Asian stocks got off to a steady start on Monday as soft U.S. data was partially offset by a weekend interest rate cut by China, while the dollar hit a five-week high against the euro. China on Saturday stepped up its easing tempo and cut its lending and deposit rates as the world's second largest economy tries to ward off deflation. "News of China’ rate cut should help buyer mood this morning, compensating for a weak lead from the US market," said Ric Spooner, chief market analyst at CMC Markets in Sydney. In some senses this rate cut is a technical response to the fact that lower inflation is making real borrowing costs more expensive in China," Spooner said.
Activity in China's factory sector edged up to a seven-month high in February but export orders shrank and deflationary pressures persisted, a private business survey showed on Monday, underlying economic fragility that may need more policy support. China's central bank cut interest rates on Saturday, just days before the annual meeting of the country's parliament, in the latest effort to support the world's second-largest economy as its momentum slows. The new export orders sub-index dipped to 48.5 in February, the sharpest contraction in a year, while both input and output prices fell for a seventh month. "China's manufacturing sector saw an improvement in overall operating conditions in February, with companies registering the strongest expansion of output since last summer while total new business also rose at a faster rate," said Annabel Fiddes, an economist at Markit.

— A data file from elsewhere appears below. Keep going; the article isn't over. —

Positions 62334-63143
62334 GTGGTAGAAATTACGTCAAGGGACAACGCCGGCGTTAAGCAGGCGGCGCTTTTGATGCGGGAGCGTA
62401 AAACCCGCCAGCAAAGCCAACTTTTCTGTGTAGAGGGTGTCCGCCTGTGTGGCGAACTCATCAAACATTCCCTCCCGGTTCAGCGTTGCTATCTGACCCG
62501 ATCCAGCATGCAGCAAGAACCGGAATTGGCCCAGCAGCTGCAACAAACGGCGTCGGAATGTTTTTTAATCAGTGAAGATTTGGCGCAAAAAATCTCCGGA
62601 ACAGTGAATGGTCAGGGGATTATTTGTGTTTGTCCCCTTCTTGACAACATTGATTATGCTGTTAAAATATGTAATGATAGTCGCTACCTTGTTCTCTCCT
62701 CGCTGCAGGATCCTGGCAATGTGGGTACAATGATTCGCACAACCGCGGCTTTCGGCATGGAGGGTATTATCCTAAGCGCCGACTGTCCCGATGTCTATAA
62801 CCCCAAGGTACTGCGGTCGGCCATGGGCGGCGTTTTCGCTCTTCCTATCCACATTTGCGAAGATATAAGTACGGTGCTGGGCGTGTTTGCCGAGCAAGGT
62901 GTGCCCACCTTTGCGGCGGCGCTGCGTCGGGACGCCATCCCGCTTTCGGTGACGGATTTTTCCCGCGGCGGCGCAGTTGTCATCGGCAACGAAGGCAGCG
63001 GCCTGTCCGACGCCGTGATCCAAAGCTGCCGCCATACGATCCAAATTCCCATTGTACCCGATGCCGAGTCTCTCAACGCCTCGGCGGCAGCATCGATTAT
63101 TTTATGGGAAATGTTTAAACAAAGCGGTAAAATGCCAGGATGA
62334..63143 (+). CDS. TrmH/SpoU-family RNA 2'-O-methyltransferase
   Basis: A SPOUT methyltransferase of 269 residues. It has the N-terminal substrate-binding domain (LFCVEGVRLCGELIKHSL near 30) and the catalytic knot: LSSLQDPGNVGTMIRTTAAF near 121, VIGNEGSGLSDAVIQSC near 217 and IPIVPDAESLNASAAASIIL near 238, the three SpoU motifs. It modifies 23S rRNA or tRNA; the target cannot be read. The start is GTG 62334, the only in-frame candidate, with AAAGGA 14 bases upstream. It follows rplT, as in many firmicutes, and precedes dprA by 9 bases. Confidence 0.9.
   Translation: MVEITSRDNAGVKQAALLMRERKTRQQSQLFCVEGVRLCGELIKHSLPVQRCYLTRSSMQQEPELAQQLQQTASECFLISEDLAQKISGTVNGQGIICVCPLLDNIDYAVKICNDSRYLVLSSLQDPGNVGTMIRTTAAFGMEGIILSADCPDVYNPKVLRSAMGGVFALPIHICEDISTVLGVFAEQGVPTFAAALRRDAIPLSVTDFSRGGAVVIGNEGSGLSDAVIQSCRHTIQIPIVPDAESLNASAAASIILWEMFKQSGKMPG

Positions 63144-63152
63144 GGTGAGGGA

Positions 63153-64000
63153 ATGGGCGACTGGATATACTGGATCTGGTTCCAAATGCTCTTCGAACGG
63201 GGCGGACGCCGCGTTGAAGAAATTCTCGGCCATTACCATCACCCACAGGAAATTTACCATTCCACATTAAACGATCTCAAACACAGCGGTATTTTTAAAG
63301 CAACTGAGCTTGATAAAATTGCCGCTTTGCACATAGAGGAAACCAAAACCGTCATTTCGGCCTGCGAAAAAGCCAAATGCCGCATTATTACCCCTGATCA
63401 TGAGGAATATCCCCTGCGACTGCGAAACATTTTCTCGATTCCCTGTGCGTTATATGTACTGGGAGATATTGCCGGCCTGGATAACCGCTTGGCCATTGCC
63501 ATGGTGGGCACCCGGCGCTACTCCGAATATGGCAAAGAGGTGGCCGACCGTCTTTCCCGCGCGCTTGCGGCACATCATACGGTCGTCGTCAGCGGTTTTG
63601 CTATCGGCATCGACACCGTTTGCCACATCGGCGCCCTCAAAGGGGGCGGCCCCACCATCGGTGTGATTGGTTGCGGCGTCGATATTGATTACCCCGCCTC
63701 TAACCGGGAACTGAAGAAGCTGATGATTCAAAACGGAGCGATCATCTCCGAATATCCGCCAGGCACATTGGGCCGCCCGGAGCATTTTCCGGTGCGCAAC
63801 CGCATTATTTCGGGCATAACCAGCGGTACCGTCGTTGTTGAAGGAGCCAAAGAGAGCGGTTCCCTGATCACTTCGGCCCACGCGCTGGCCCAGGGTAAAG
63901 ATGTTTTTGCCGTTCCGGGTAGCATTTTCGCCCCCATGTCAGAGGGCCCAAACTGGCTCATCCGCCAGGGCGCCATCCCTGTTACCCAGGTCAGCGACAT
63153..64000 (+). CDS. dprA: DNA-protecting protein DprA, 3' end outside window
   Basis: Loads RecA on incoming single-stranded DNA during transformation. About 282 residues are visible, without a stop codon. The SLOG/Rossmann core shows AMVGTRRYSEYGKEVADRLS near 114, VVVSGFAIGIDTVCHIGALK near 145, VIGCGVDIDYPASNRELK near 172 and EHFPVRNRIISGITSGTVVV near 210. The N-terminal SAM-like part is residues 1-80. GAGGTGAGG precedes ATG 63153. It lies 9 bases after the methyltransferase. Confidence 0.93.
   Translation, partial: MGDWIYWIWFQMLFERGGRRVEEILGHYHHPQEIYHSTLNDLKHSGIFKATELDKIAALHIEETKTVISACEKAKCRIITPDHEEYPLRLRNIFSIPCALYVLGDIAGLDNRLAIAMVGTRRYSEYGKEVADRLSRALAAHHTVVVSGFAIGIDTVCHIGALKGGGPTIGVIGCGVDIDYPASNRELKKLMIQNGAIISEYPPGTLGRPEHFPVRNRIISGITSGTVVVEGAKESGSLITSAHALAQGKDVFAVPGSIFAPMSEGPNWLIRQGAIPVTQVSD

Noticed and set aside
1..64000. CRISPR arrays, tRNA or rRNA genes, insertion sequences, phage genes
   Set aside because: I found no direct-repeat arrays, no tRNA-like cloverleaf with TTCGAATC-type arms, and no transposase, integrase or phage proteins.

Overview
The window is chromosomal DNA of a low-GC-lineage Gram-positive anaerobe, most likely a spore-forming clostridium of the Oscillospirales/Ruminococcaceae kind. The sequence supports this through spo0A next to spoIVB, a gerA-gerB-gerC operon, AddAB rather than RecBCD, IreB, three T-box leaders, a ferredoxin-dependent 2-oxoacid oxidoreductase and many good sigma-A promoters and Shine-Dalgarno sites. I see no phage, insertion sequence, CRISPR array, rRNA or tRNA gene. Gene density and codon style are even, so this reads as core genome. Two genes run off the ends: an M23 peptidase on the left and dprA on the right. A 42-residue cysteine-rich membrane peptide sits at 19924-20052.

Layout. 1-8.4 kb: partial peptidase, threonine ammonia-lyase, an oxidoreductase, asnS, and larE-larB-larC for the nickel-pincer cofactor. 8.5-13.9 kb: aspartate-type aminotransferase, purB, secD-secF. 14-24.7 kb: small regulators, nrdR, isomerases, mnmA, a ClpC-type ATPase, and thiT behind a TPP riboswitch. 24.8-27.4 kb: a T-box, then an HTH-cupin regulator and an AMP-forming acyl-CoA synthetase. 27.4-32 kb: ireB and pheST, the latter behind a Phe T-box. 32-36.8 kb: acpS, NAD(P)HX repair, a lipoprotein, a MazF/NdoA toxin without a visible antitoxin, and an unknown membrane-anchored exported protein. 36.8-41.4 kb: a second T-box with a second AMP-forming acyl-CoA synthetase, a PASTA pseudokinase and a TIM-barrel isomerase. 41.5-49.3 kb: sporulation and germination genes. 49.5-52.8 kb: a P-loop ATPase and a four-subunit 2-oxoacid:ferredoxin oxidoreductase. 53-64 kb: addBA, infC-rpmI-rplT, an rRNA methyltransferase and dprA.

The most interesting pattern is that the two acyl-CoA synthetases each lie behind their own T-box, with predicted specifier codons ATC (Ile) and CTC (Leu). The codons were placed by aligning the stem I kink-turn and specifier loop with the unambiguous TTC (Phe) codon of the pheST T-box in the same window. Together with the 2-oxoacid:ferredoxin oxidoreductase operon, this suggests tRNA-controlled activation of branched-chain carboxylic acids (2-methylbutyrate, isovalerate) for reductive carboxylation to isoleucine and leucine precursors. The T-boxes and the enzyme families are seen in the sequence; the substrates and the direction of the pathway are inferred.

The Chinese central bank cut benchmark lending and deposit rates a day before it released official data that showed a second consecutive month of shrinking manufacturing activity for February. Brent crude (LCOc1) was down 52 cents at $62.06 a barrel by 0044 GMT after posting an 18-percent gain in February, the largest monthly rise since May 2009. Iraq's Oil Minister Adel Abdel Mehdi said on Sunday world oil prices were gradually rebounding and he expected to see a barrel of crude selling at around $65.